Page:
View Poll Results: On a scale of one to ten, how much does it matter?

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  • 1 (least important)

    21 32.31%
  • 2

    3 4.62%
  • 3

    3 4.62%
  • 4

    2 3.08%
  • 5

    3 4.62%
  • 6

    3 4.62%
  • 7

    7 10.77%
  • 8

    10 15.38%
  • 9

    3 4.62%
  • 10 (most important)

    10 15.38%
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Thread: How important do you consider the issue of gay marriage?

  1. #91
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    Re: How important do you consider the issue of gay marriage?

    Quote Originally Posted by Centinel View Post
    Thank you for explaining. I can understand how, given their interpretation, the scotus would see the federal government having authority in state marriage laws.
    It's not just marriage laws.
    "A woman is like a teabag, you never know how strong she is until she gets in hot water." - Eleanor Roosevelt

    Keep your religion out of other people's marriages.

  2. #92
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    Re: How important do you consider the issue of gay marriage?

    Quote Originally Posted by roguenuke View Post
    It's not just marriage laws.
    Understood. Not just marriage laws.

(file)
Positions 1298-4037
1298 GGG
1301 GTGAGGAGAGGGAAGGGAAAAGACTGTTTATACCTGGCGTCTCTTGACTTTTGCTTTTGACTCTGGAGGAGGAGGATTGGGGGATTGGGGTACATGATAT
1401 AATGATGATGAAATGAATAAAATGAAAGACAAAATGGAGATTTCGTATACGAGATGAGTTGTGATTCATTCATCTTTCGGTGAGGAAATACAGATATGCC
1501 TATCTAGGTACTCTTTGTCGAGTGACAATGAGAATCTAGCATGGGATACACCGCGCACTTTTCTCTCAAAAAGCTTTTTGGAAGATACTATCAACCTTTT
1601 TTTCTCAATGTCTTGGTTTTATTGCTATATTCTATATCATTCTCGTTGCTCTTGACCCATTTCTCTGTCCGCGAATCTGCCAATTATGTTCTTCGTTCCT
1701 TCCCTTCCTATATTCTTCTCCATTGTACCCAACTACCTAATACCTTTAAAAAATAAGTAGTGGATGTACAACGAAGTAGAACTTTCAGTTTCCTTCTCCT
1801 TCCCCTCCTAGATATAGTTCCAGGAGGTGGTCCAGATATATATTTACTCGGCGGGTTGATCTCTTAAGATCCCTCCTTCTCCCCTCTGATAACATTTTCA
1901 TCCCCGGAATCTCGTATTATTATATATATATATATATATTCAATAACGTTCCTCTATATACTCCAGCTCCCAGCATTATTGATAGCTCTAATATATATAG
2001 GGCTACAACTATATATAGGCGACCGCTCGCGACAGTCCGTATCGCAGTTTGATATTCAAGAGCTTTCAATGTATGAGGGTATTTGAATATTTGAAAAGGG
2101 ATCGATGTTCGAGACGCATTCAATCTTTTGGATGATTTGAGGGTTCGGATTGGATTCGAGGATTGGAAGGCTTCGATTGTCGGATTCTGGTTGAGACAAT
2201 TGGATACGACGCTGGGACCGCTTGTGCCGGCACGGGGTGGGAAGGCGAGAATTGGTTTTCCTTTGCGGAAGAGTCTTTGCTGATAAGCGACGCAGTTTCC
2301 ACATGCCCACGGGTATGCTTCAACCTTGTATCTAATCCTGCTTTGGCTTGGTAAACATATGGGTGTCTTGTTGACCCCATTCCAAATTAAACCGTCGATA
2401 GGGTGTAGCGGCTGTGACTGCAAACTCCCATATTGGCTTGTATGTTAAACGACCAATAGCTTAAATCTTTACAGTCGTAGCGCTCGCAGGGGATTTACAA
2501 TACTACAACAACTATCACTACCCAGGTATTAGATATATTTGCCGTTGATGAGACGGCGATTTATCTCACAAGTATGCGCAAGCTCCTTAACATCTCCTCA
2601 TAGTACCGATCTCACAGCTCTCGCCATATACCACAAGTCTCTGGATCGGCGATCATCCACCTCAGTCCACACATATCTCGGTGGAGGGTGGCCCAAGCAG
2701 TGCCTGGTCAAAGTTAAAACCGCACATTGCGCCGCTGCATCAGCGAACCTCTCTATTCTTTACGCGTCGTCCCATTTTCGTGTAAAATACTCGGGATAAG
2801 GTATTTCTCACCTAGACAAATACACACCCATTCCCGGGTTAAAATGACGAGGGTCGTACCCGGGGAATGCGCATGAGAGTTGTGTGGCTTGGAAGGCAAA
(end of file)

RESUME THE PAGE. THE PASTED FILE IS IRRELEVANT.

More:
3. #93
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    Re: How important do you consider the issue of gay marriage?

    Quote Originally Posted by Centinel View Post
    Understood. Not just marriage laws.
    I support State's rights, but I also support that all States have to adhere to the Constitution. Do you agree or disagree?

  4. #94
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    Re: How important do you consider the issue of gay marriage?

    Quote Originally Posted by Centinel View Post
    "No State shall...deny to any person within its jurisdiction the equal protection of the laws."

    Correct me if I'm wrong, but this phrase doesn't appear to limit the legislative options of the people of the states. It seems to merely be saying that whatever laws are passed must be applied equally to all people and not selectively enforced or ignored.
    SCOTUS does not share this interpretation. Not only must laws be applied equally, they must treat people equally. There are legal protections and rights that are denied to same-sex couples. For example, a spouse cannot be compelled to testify against their partner. Medical power of attorney, hospital visitation, inheritance of property, child custody, it goes on and on.
    He touched her over her bra and underpants, she says, and guided her hand to touch him over his underwear
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    We’ll say what? Something like “nothing happened” ... Yeah, we might say something like that.

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    Re: How important do you consider the issue of gay marriage?

    Quote Originally Posted by Rising Sun View Post
    I support State's rights, but I also support that all States have to adhere to the Constitution. Do you agree or disagree?
    I agree. The constitution is the supreme law of the land.

  6. #96
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    Re: How important do you consider the issue of gay marriage?

    Quote Originally Posted by Deuce View Post